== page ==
Understanding Workers Compensation Claims

PUBLISHED 07 Apr 2011
It is a requirement by employers in all states of Australia to have some form of workers compensation insurance cover for the protection of any of their injured worker. In New South Wales, though it is compulsory for employers to have a workers compensation insurance policy, some employers fail to do so. There are strict penalties for those employers found to have no current workers compensation policy.
 
A worker who has sustained an injury during the course of the employment will still be entitled to certain entitlements under the workers compensation laws even though the employer does not have a workers compensation policy. In this situation the injured worker will be covered directly by the WorkCover Authority under its Uninsured Liability and Indemnity Scheme.
 
The workers compensation law in New South Wales is governed by the Workers Compensation Act, 1987. This legislature provides various entitlements available for injured workers however, the three main entitlements include the following:-
 
1.         Payments of reasonable medical expenses incurred as a result of the work related injury;
 
2.         Weekly compensation payments during any periods of incapacity;
 
3.         Lump sum claim for impairment and in some instances, a further lump sum claim for pain and suffering.
 
With regards to point 1 above, reasonable medical expenses are regarded those types of medical treatment which would be considered as practical to assist an injured worker towards recovery and hopefully towards return to work. Medical expenses also includes travel expenses, to and from visits to medical providers which include General Practitioners, Physiotherapists, Specialist appointments and other medical attendances.
 
With regards to point 2 above, weekly compensation payments is the terminology used in reference to compensation for loss of wages. Weekly compensation payments is available for those injured and who are incapacitated and as a result of the incapacity, are unable to earn their normal wage. Payments of weekly compensation will be available if someone is totally incapacitated (and cannot attend work at all) or can be in the form of makeup pay (when an injured worker returns to restricted duties and restricted hours). Makeup will be paid to an approximate rate close to pre-injury earnings.
 
It should be noted that weekly compensation payments are not necessarily paid on a weekly basis. They may be paid fortnightly or even monthly. It also should be noted that an injured worker may not receive his or her entire wage loss during periods of incapacity. Furthermore, compensation of loss of wages is not necessarily on a dollar for dollar basis.
 
With regards to point 3 above, if an injured worker had sustained an injury which resulted in a permanent impairment, then they can claim for lump sum benefits in relation to the impairment. Under the current scheme, if the percentage of impairment is 10% whole person impairment or more, then an injured worker can also claim for a further lump sum known as a claim for pain and suffering.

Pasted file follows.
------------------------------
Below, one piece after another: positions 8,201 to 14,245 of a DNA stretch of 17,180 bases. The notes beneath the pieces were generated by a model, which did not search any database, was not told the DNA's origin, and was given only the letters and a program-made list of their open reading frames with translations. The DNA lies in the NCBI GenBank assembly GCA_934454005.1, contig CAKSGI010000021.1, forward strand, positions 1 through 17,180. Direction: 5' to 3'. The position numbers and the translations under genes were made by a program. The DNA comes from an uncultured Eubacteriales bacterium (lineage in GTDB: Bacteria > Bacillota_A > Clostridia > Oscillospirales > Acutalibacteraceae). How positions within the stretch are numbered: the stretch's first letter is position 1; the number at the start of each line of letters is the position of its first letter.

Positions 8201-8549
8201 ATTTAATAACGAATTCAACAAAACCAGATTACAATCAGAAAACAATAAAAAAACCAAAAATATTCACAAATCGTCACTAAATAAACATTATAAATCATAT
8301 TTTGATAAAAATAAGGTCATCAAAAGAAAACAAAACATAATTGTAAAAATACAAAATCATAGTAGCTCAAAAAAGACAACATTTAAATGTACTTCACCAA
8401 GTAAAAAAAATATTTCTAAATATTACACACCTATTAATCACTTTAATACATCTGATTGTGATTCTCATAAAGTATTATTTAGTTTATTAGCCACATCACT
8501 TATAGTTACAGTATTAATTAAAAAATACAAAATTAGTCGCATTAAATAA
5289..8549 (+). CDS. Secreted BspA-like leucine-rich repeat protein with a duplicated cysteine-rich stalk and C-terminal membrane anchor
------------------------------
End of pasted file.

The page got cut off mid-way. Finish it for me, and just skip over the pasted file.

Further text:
If an employee had sustained an injury during the course of their employment as a result of the employer’s negligence and has an impairment of 15% whole person impairment or more may sue the employer for negligence. An assessment of 15% whole person impairment needs to be agreed upon by the insurer or alternatively determined by an Approved Medical Specialist who is appointment by the Workers Compensation Commission. In common law claims, an injured worker will be entitled to claim all past and future economic loss, including loss of wages and loss of superannuation. This can be substantial. Any such claims would need to be commenced within three years of the date of injury and any proceedings thereafter will be statute barred.
 
In summary, the following are important points when considering pursuing a common law claim for work injury damages:-
 
1.         An impairment of 15% whole person impairment or more is established;
 
2.         The injuries caused resulted from the employer’s negligence (and this includes the negligence of a co-worker as the employer will be liable for that co-worker’s actions);
 
3.         Economic loss has resulted or will result from the injury;
 
4.         The claim is to be lodged within three years of the date of injury.
 
Visitors from overseas are covered and protected with entitlements as referred to above. If a visitor from overseas is working without a working visa, they would still be entitled for cover in relation to medical treatment and possibly a lump sum claim for impairment and pain and suffering however, they will not be entitled to a claim for weekly compensation.
 
In summary, an overseas visitor with a working visa will be entitled to the following:-
 
1.         Payments of reasonable medical expenses incurred as a result of the work related injury;
 
2.         Weekly compensation payments during any periods of incapacity up to the limit of the hours allowed by the working visa;
 
3.         Lump sum claim for impairment.
 
In summary, an overseas visitor with no working visa would be entitled to the following:-
 
1.         Payments of reasonable medical expenses;
 
2.         Lump sum claim for impairment and possibly lump sum claim for pain and suffering.
 
It is vitally important that the employer is notified of any injuries sustained. The notification needs to be done as soon as possible. An injured worker needs to then have a workers’ compensation claim lodged with the workers compensation insurer at risk. The lodgment is done online or by way of a claim form A workers compensation claim form needs to be completed and sent to the employer and if the insurer is known, a copy should be sent to the insurer.

Call us now on 1800 004 878 to book a free appointment with one of my compensation experts, or email your enquiry.